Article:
Toxic Shock Syndrome
Many people incorrectly believe that TSS only affects women, when in fact it can affect anyone - men, women and children. TSS has occurred in all races, although most cases have been reported from North America and Europe.
What Is Toxic Shock Syndrome?
There are actually two different types of this condition. Toxic shock syndrome, which is caused by Staphylococcus aureus bacteria, has been associated with the use of tampons. (TSS was initially linked to a particular brand of tampons, which have since been taken off the market.) Although the exact connection is still not clear, researchers suspect that certain types of high-absorbency tampons provided a moist, warm home where the bacteria could thrive.
Although TSS usually occurs in menstruating women, it can affect anyone who has any type of staph infection, including pneumonia, abscess, skin or wound infection, a blood infection called septicemia, or a bone infection called Osteomyelitis.
A related infection, streptococcal toxic shock syndrome, or STSS, is caused by streptococcus bacteria. Most often STSS appears after streptococcus bacteria have invaded areas of injured skin, such as cuts and scrapes, surgical wounds, and even chickenpox blisters. It almost never follows a simple streptococcus throat infection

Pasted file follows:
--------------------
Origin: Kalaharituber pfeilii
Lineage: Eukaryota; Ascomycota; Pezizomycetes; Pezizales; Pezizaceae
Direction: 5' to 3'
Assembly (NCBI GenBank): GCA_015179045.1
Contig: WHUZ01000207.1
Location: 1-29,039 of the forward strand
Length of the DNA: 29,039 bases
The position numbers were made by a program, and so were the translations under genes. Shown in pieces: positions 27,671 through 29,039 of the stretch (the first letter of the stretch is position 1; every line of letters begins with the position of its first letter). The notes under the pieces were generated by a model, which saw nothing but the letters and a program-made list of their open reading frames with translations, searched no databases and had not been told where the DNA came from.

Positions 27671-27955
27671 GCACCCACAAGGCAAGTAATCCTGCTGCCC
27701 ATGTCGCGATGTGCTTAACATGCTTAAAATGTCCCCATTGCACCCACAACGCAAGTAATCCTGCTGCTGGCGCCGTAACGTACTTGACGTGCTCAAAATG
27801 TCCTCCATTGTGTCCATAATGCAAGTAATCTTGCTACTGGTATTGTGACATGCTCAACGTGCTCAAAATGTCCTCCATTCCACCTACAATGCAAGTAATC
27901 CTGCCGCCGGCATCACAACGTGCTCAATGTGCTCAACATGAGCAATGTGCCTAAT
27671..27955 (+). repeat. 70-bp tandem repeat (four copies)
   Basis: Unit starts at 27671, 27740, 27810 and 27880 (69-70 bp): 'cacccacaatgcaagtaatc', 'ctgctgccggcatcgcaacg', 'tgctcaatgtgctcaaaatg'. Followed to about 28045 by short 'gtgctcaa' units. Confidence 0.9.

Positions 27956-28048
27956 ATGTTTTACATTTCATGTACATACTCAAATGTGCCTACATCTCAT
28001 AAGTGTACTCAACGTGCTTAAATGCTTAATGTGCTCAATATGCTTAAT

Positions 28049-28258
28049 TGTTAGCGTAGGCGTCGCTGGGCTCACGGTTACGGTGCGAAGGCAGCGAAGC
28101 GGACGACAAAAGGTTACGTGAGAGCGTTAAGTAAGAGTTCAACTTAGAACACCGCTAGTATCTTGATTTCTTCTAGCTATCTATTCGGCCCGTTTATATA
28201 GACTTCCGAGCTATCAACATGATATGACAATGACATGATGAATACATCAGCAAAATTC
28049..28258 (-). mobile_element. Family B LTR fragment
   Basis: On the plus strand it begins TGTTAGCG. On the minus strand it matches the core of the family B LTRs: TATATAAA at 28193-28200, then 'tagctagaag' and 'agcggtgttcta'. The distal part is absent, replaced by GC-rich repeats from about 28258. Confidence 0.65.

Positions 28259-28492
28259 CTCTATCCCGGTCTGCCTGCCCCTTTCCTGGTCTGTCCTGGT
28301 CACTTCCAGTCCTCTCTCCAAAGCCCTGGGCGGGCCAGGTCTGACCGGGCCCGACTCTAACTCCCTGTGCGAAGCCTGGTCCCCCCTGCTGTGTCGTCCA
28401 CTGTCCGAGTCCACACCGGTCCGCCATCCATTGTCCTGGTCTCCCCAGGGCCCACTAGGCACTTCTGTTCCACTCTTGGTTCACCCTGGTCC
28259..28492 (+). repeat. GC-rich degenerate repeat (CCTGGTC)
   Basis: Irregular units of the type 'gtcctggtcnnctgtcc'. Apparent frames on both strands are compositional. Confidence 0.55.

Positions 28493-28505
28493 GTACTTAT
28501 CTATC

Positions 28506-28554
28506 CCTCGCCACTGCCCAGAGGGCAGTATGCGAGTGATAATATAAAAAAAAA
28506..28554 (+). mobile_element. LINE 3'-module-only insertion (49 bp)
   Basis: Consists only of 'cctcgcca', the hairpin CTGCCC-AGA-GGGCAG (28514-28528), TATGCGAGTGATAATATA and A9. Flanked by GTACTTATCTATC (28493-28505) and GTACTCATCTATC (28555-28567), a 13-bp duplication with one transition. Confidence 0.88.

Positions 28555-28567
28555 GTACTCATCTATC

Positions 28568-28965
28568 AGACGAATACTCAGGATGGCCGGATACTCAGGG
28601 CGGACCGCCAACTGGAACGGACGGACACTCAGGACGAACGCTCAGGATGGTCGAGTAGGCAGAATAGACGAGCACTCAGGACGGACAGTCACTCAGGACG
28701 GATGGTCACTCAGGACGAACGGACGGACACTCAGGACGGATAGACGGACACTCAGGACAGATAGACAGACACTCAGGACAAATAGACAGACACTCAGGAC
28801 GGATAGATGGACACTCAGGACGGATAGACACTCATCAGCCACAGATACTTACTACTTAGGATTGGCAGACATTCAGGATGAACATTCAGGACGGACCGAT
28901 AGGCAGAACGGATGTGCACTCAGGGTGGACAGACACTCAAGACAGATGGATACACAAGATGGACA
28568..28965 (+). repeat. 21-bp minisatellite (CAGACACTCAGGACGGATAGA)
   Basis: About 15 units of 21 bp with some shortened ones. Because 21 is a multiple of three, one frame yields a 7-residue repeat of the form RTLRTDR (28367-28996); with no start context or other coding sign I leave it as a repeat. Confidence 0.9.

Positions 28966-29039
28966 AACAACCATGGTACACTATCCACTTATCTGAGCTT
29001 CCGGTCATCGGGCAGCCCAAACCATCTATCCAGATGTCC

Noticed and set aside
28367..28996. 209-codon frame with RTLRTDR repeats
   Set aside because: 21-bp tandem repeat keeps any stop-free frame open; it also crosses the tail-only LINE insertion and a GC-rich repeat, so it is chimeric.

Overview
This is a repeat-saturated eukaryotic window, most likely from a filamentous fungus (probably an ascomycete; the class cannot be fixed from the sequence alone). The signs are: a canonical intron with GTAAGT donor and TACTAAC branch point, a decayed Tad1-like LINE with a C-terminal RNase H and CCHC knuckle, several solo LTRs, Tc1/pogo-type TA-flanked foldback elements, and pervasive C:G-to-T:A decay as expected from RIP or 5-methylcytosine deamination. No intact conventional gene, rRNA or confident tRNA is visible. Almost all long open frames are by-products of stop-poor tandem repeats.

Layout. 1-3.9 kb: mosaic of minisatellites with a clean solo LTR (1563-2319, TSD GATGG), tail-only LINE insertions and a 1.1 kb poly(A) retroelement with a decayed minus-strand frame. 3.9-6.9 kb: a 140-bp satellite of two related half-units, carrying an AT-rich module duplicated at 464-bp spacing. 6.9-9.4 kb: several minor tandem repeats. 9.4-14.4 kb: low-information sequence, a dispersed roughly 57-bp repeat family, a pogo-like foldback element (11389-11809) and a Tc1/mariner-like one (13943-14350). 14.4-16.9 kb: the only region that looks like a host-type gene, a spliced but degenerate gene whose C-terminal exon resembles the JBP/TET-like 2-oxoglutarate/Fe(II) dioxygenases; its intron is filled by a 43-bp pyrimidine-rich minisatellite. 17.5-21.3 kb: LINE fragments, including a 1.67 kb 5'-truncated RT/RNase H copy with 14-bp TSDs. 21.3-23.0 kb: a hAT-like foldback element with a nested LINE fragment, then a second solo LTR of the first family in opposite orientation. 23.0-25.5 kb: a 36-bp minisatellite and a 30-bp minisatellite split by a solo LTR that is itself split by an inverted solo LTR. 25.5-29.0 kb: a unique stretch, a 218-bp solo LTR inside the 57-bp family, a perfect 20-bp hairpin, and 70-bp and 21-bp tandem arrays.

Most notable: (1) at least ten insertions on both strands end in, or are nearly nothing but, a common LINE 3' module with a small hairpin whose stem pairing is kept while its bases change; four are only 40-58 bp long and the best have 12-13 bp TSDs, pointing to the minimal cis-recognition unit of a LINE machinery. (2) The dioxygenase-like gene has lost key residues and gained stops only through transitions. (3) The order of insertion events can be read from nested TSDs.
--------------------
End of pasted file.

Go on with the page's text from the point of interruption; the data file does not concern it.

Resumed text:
Toxic shock syndrome
Toxic shock syndrome from staphylococcus starts suddenly with vomiting, high fever (temperature at least 102 degrees Fahrenheit [38.8 degrees Celsius]), a rapid drop in blood pressure (with lightheadedness or fainting), watery diarrhea, headache, sore throat, and muscle aches. Within 24 hours, a sunburn-like rash appears. There also may be bloodshot eyes and an unusual redness under the eyelids or inside the mouth (and vagina in females). After that, broken blood vessels may appear on the skin. Other symptoms may include: confusion or other mental changes; decreased urination; fatigue and weakness; thirst; weak and rapid pulse; pale, cool, moist skin; and rapid breathing.
Streptococcal toxic shock syndrome (STSS)
Streptococcal toxic shock syndrome can happen following a streptococcus infection in the body, most often a skin infection or an infected wound. Within 48 hours of infection, the person's blood pressure drops dangerously low, and he or she may have fever, dizziness, confusion, difficulty breathing, and a weak and rapid pulse. The skin may be pale, cool, and moist, and there may be a blotchy rash that sometimes peels. The area around an infected wound can become swollen, red, and have areas of severely damaged or dying flesh. The liver and kidneys may begin to fail, and bleeding problems may develop.
If you develop toxic shock syndrome, you'll likely be hospitalized and need antibiotics. Doctors will try to determine the source of the infection. Along with antibiotics, you'll receive supportive care to treat the signs and symptoms of toxic shock syndrome. If your blood pressure begins to drop (hypotension), you'll need medication to stabilize it and fluids to prevent dehydration. The toxins produced by the staph bacteria may result in kidney failure. If your kidneys fail, you may need dialysis.
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